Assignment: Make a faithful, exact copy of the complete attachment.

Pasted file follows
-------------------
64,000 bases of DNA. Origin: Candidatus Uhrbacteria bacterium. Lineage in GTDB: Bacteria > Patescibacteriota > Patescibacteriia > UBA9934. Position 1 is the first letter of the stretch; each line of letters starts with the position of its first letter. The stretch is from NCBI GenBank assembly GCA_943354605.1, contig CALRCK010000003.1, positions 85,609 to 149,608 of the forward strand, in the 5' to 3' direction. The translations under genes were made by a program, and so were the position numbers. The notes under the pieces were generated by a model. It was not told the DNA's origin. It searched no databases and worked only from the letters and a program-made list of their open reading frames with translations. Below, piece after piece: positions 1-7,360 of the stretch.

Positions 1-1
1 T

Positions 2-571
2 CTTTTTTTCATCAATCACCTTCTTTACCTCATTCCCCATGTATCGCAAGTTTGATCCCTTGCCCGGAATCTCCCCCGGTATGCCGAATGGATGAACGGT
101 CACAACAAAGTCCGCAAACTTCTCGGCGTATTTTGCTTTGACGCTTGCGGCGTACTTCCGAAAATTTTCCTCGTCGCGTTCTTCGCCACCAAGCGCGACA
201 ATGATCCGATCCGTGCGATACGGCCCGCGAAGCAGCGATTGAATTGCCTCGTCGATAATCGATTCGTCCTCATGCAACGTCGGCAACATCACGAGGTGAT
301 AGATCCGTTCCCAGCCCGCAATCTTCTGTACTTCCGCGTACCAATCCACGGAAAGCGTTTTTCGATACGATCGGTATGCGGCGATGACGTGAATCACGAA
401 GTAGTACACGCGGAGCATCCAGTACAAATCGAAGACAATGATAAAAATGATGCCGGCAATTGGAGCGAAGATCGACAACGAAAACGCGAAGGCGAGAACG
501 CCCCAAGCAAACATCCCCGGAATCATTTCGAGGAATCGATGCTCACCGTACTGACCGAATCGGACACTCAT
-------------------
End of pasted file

64,000 bases of DNA. Origin: Candidatus Uhrbacteria bacterium. Lineage in GTDB: Bacteria > Patescibacteriota > Patescibacteriia > UBA9934. Position 1 is the first letter of the stretch; each line of letters starts with the position of its first letter. The stretch is from NCBI GenBank assembly GCA_943354605.1, contig CALRCK010000003.1, positions 85,609 to 149,608 of the forward strand, in the 5' to 3' direction. The translations under genes were made by a program, and so were the position numbers. The notes under the pieces were generated by a model. It was not told the DNA's origin. It searched no databases and worked only from the letters and a program-made list of their open reading frames with translations. Below, piece after piece: positions 1-7,360 of the stretch.

Positions 1-1
1 T

Positions 2-571
2 CTTTTTTTCATCAATCACCTTCTTTACCTCATTCCCCATGTATCGCAAGTTTGATCCCTTGCCCGGAATCTCCCCCGGTATGCCGAATGGATGAACGGT
101 CACAACAAAGTCCGCAAACTTCTCGGCGTATTTTGCTTTGACGCTTGCGGCGTACTTCCGAAAATTTTCCTCGTCGCGTTCTTCGCCACCAAGCGCGACA
201 ATGATCCGATCCGTGCGATACGGCCCGCGAAGCAGCGATTGAATTGCCTCGTCGATAATCGATTCGTCCTCATGCAACGTCGGCAACATCACGAGGTGAT
301 AGATCCGTTCCCAGCCCGCAATCTTCTGTACTTCCGCGTACCAATCCACGGAAAGCGTTTTTCGATACGATCGGTATGCGGCGATGACGTGAATCACGAA
401 GTAGTACACGCGGAGCATCCAGTACAAATCGAAGACAATGATAAAAATGATGCCGGCAATTGGAGCGAAGATCGACAACGAAAACGCGAAGGCGAGAACG
501 CCCCAAGCAAACATCCCCGGAATCATTTCGAGGAATCGATGCTCACCGTACTGACCGAATCGGACACTCAT